Wednesday, February 16, 2011

Avoid the doctors at (almost) all cost!

I've recently been targeted with the seasonal sickness that spreads and thrives during this time of the year. And yes, I feel like a living zombie - not being capable of doing anything constructive.

But what bears to mind is something a tad more interesting than my personal disarray.
I'm a medical student, meaning some day I'll be a doctor. But at the same time I take on the challenge with some reservations. I think it's important to stress the fact that generally speaking, humans were "healthier" back in the day compared to how we fair today.

Now before you start off ranting about how a simple flu or strep throat ravaged lives, please bear in mind that I'm referring to the days of modest antibiotic treatments, and how reserved we (medical community) were in prescribing them to patients. Most people just had the common cold come and go without any real use of drugs. I mean sure, they might have been KO'd for a week or so, but it would pass. In fact, in most cases I dare to say we were more resistant to some forms of common colds.

But then... the "quick-fix" mentality sprung and we started prescribing and taking drugs and pills for a quick fix for everything. And look at the aftermath now, we are actively making sure that evolution kicks in at a higher rate within bacteria and virii thus making our "cures" useless. This is quite alarming, because even TODAY there are scenarios where contemporary treatment is lacking simply due to resistance developed by the infectants. Of course this also leads to us being forced to apply more aggressive treatment plans which in fact are TOXIC to your body.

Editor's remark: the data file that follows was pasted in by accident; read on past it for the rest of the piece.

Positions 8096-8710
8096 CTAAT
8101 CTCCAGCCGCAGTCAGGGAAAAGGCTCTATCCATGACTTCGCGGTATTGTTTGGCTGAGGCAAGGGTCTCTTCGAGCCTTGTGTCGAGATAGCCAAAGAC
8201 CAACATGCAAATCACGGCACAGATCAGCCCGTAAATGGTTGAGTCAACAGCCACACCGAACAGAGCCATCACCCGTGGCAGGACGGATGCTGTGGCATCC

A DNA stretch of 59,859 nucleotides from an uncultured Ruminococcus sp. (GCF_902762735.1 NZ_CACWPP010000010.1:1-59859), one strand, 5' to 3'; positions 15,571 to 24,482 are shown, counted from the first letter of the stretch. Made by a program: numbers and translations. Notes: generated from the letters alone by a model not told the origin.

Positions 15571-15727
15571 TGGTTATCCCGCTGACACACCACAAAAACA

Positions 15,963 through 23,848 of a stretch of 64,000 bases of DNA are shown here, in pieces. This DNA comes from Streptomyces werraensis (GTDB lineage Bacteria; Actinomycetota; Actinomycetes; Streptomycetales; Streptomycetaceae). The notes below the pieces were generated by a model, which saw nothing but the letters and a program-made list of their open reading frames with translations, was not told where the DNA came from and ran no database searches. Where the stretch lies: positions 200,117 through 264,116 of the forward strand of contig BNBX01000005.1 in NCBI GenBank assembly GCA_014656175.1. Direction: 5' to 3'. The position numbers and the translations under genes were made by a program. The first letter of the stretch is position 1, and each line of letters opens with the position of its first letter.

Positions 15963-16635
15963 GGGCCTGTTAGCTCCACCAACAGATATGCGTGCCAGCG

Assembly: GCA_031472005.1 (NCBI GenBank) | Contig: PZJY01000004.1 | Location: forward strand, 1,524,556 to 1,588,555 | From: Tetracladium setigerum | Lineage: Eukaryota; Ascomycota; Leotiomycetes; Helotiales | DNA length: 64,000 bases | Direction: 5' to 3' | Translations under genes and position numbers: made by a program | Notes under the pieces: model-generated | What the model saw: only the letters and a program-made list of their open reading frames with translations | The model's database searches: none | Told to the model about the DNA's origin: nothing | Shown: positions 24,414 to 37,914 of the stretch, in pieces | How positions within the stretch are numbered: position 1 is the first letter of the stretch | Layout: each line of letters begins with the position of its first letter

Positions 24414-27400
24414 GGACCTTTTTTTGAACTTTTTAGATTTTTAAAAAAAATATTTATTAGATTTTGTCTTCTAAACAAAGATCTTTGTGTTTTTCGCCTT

And for the love of god, get over the "OMG I GOTTA GET A FLU-SHOT"-craze. Every year there are thousands of people all over the world who die from the flu. It doesn't matter which type of the flu, all of them are just as lethal/non-lethal. It all depends on your current conditions. Some people share risk factors that upon infection can cause death. Most healthy normal people don't.

So if you're 15-55, healthy and with no underlying conditions (such as previous heart failures, etc etc) then don't worry. Avoid the sick people, if you get the flu then just "rest it out" and let your immune system do what it's supposed to do.
After all, there's a reason we HAVE an immune system to begin with, right? :)

Tuesday, February 8, 2011

The future of products, materials and consumption

I've given quite some thought on the state of our planet, our civilization and our planet's finite resources. Given how everything has it's lifespan, I came to wonder why we allow profit to dictate the terms for our demise as a species on this planet.

It comes to mind that given our current resources being finite, we should strive to produce products which are sustainable and upgradeable in a way that allows us to limit the excess waste which accumulates after excessive production. An example would be, imagine if we produced a car out of the sturdiest most reliable material, and designed it in a way that it was both lenient on the environment as well as easily maintainable forever or at least for a very long time. Or imagine a computer designed with international standards so that component switching for upgrades were made seamlessly simple and the product itself would be "ever-lasting".